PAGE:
We all know after a couple of pages that results usually becomes meaningless, but why claim millions of results if I can't access them? At least be honest about it, if you limit what I can access, let me know, otherwise let me see it all, the 522,000,000 of them if I wish, it happens I have a few years to waste in front of my computer...
      lepoete73
      • google provides a service...and displaying extra results provides no value

        Just because you found x million results doesn't mean it makes sense to offer them all up as an option to view. Behind the scenes the searching functionality would be separate from the output/display functionality. Personally I'd rather google spend time on self-driving cars and rock solid email than to spend even a second of time developing the optimizations that would be required to allow them to store enough temporary information to let you sift through an additional 100,000 pages of results. Because it's completely irrelevant to the purpose of the search service.
        njconner1@...
      • usability and resources

        My guess is that a lot of those pages are accessible, but you need to specify your intentions a bit more if you want to access them. Just because you want to have the freedom to behave less than logic doesn't mean Google automatically let you. It'll cost them too much.

        If anything I think Google should try harder to get people to input more info about what they are looking for. When Google serve you the message "Sorry, Google does not serve more than 1000 results for any query. (You asked for results starting from 1000.)", maybe they should help you refine your search a bit more than they do?

        By the way, if you manage to stay awake, and you look at one page/second with 10 results it would have taken you 604 days to look through the results.
        eklem
  • Google gives you options to narrow your search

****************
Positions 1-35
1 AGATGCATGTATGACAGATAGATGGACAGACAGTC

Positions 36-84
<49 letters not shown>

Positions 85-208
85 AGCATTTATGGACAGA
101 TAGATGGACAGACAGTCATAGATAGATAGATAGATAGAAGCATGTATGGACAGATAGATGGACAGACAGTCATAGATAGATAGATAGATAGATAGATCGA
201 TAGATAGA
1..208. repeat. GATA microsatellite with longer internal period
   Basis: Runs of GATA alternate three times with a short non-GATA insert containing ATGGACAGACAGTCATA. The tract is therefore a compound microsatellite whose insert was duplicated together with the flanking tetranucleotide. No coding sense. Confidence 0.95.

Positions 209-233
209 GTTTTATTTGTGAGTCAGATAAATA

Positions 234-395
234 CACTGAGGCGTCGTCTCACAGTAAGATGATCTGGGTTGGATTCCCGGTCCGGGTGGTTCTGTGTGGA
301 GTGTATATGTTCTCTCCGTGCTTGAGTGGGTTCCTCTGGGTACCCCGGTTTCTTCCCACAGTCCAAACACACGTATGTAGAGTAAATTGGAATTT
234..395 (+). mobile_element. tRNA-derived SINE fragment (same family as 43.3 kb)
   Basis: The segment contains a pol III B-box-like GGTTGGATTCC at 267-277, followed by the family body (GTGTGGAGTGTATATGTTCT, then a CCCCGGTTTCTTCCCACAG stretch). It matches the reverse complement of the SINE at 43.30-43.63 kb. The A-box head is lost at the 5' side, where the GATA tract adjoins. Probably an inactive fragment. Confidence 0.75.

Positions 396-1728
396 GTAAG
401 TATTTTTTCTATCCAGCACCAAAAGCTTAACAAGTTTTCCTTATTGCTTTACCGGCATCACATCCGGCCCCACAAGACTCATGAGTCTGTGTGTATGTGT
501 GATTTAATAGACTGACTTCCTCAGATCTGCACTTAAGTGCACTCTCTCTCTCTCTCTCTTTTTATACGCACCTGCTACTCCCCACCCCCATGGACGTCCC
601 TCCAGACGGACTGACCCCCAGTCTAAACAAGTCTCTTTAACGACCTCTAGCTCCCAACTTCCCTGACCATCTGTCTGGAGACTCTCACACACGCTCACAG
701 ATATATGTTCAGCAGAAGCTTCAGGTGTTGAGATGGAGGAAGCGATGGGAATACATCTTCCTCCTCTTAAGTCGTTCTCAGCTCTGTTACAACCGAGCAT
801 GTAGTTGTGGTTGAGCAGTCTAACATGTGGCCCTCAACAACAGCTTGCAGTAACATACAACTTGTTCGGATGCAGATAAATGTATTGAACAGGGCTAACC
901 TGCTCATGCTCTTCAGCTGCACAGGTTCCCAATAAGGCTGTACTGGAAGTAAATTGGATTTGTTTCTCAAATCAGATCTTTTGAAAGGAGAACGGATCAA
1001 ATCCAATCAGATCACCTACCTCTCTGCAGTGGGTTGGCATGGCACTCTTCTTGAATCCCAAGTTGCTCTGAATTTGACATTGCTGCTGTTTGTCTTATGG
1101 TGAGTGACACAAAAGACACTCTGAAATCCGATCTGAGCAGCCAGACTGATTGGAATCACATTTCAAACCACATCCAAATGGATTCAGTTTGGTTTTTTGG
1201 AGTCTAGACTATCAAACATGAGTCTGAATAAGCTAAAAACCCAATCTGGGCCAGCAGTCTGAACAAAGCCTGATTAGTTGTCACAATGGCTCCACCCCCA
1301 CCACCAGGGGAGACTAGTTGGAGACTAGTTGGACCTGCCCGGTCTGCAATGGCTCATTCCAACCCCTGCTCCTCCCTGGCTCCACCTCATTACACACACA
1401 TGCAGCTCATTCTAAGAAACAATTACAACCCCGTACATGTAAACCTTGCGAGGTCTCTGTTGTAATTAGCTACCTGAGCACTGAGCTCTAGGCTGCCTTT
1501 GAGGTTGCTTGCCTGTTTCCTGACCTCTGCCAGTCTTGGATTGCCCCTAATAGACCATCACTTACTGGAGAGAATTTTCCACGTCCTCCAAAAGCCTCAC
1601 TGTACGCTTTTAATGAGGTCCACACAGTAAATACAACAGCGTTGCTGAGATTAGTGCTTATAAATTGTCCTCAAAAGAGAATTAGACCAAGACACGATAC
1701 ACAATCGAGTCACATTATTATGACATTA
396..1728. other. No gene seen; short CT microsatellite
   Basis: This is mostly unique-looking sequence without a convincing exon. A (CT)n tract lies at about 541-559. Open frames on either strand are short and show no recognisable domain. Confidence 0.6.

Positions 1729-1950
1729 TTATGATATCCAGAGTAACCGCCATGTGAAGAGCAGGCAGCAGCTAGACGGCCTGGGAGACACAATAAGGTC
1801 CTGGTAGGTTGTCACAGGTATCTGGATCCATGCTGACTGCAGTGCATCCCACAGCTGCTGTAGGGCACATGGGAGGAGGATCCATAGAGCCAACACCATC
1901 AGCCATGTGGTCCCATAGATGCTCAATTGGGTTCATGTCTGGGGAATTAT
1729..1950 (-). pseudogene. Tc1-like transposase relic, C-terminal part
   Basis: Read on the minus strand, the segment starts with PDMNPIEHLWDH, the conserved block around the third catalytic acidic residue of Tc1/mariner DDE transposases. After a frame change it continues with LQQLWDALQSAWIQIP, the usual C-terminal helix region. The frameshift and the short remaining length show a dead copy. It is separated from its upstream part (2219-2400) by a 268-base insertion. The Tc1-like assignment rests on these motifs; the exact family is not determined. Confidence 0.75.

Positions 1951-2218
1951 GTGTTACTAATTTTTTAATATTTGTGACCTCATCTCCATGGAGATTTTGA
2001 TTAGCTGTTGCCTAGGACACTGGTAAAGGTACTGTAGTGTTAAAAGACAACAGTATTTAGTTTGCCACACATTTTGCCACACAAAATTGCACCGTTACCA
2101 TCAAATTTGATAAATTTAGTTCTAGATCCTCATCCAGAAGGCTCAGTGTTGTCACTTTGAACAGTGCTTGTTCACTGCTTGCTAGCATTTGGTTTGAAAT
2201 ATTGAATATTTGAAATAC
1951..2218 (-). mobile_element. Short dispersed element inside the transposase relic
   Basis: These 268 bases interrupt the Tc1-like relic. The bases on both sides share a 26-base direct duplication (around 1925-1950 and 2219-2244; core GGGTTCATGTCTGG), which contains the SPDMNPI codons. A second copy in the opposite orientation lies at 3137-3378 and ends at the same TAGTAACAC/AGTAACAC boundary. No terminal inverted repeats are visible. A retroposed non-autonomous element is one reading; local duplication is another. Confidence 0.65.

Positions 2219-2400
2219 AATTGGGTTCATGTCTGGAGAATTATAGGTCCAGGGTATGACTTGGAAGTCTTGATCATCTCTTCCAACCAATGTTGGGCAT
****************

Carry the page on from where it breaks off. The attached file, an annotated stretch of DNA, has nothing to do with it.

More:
You might want to refine your search to the 1000 of most interest to you.

    Or you could bloviate about useless bragging. Of course it's useless to you, if you don't refine your search.
    jnffarrell
  • I feel like I'm getting baited...

    But seriously? What they are saying, is "we found millions of results...here are the best matches for you." Because they are reasonable. They figure any normal human being isn't going to sift through 1000+ results to find their answer. The whole point of good search is to give you concise answers right up front. All google is doing here is letting you know that they sifting through massive amounts of hits to get you the relevant front page.

    This article comes off as nitpicky and a bit petty. Who cares? If you really want to get hatey on google, why not jump on privacy issues or antitrust concerns or any of the other topics that are relevant right now. Because this topic isn't, and probably never should be anything to be concerned about.
    njconner1@...
  • The number of results IS useful

    Jack Shoefiled,

    You're point of view on why Google shows it's millions and millions of results is limited. Sure, being able to show how many results there are in under a second is probably bragging, but it's also useful information for users, as it tells the user how well his search terms narrowed the field down to a specific target.

    If I search for a term, and it brings up a billion results, that information will lead me to more clearly specify my specify my search term(s).

    As a business, I might search for something just to see how popular it is, or how many results it matches, which may lead me to use the term on my own page to tap into that popularity, or it might lead me to use a different term so as to differentiate myself from the pack, depending on what my specific goals are.

    Your (and others') complaint that Google doesn't give access to results past the first 1000 may be fair, but that's how Google's product currently works. Don't like it? Don't use it. Perhaps you could make a better search product that gives people access to the billion results related to a given search term, and then the marketshare will fall in your favor as people migrate to a clearly superior product...though I'm not sure who these people are that want to sift through a billion results, but surely they're out there.
    Kangaruhs
    • I wish there was an editing option

      *Your
      *its
      *his or her
      -specify my-
      Kangaruhs